Bruce Hosler: Absolutely. When we believe that the future tax rates are going to be that much higher, Jon, because after 2026, the Tax Cuts and Jobs Act sunsets, then they’re getting those dollars at a discount. Here’s the thing I wanted to bring to everybody’s attention. Hey, if you’re not paying attention to this, the dollars go out of your paycheck and all of a sudden you think your taxes are going to be the same, and now you’ve got a $3,500 tax bill that you weren’t expecting and you didn’t know was coming and you thought everything was just the same.

Jon Gay: Bruce, if any of our listeners have questions or want to get in touch with you or Alex or the team at Hosler Wealth Management, what’s the best way to find you?

Bruce Hosler: Jon, they can reach us, of course, at the website at https://hoslerwm.com or in Scottsdale at 480-994-7342 or in Prescott, 928-778-7666.

Jon Gay: Alex, Bruce, really important info as always, appreciate your time. We’ll talk to you again in a couple weeks.

Bruce Hosler: Thanks, Jon.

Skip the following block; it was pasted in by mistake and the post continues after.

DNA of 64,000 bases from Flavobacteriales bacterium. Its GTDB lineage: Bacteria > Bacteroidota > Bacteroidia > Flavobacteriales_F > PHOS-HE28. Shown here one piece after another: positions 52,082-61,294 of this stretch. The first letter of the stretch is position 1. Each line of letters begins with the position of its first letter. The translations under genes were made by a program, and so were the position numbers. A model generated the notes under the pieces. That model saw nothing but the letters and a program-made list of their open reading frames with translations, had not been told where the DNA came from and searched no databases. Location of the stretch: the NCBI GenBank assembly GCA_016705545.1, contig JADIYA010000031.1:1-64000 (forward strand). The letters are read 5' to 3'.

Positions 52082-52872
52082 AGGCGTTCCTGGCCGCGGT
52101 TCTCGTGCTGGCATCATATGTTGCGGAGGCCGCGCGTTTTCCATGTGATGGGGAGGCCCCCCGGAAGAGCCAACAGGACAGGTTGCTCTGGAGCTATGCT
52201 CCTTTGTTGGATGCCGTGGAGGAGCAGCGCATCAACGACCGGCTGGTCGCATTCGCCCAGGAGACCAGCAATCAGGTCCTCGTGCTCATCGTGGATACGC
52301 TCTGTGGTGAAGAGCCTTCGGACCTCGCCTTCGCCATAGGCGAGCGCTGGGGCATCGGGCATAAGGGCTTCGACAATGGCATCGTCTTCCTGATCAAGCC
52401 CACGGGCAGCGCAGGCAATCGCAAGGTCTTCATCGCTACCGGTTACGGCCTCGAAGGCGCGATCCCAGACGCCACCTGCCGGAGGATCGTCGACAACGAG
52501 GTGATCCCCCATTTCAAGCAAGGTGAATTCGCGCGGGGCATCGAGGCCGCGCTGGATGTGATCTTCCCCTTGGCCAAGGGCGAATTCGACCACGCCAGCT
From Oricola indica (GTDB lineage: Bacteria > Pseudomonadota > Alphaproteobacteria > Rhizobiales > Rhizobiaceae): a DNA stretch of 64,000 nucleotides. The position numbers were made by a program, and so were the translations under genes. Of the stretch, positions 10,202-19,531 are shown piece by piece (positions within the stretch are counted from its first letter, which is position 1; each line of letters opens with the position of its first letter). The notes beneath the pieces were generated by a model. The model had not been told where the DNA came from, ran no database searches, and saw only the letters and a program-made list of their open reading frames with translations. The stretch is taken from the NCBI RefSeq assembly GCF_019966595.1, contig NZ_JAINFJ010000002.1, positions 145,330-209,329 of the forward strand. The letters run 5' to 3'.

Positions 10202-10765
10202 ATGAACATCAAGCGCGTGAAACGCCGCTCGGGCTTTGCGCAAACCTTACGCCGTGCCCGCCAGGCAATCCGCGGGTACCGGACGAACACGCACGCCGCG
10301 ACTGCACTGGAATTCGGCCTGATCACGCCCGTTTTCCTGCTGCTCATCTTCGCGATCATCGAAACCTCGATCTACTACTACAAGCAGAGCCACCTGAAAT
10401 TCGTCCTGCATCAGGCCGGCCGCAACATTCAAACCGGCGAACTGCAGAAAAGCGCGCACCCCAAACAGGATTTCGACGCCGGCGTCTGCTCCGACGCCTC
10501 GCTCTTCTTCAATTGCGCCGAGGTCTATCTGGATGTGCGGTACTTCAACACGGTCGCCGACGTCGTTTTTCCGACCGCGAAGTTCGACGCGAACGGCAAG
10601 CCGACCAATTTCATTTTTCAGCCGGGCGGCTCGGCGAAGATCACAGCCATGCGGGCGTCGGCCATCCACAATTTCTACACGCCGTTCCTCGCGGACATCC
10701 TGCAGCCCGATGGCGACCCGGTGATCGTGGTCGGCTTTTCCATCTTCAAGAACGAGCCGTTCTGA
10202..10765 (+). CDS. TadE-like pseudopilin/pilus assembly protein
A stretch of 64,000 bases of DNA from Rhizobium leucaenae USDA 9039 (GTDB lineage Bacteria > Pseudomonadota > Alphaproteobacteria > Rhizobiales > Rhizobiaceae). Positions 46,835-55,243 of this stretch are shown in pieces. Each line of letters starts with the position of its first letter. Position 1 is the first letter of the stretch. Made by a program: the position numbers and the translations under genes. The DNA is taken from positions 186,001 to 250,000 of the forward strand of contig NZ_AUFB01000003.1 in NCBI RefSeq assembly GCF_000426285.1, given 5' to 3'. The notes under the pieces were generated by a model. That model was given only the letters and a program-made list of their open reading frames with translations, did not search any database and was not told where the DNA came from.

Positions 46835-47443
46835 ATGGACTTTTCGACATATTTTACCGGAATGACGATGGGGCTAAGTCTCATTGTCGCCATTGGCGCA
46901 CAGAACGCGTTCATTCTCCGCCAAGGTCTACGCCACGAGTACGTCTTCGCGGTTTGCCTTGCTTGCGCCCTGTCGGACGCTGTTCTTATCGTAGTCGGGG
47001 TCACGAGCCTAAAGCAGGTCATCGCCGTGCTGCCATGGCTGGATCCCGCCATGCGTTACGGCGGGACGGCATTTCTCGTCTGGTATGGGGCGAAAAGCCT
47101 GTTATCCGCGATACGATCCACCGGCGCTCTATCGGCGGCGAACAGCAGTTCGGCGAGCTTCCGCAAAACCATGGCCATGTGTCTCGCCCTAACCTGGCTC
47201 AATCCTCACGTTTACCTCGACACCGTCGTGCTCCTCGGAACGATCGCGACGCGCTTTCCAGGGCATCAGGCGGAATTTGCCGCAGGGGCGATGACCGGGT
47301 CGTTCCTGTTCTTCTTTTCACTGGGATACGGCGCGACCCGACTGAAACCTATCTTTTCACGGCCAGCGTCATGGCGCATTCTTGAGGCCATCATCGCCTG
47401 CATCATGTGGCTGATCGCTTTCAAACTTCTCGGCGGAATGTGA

Alex Koury: Thank you, Jon.

Jon: Securities and advisory services offered through Commonwealth Financial Network, member of FINRA/SIPC, a registered investment advisor. Forward-looking commentary should not be misconstrued as investment or financial advice. The advisor associated with this podcast is not monitored for comments and any comments should be given directly to the office at the contact information specified.

Any tax advice contained in this communication, including any attachments, is not intended or written to be used and cannot be used for the purpose of, 1) avoiding federal or state tax penalties or, 2) promoting marketing or recommending to another party any transaction or matter addressed herein. The accuracy, completeness, and timeliness of the information contained in this podcast cannot be guaranteed. Accordingly, Hosler Wealth Management LLC does not warranty, guarantee, or make any representations, or assume any liability with regard to financial results based on the use of the information in this podcast.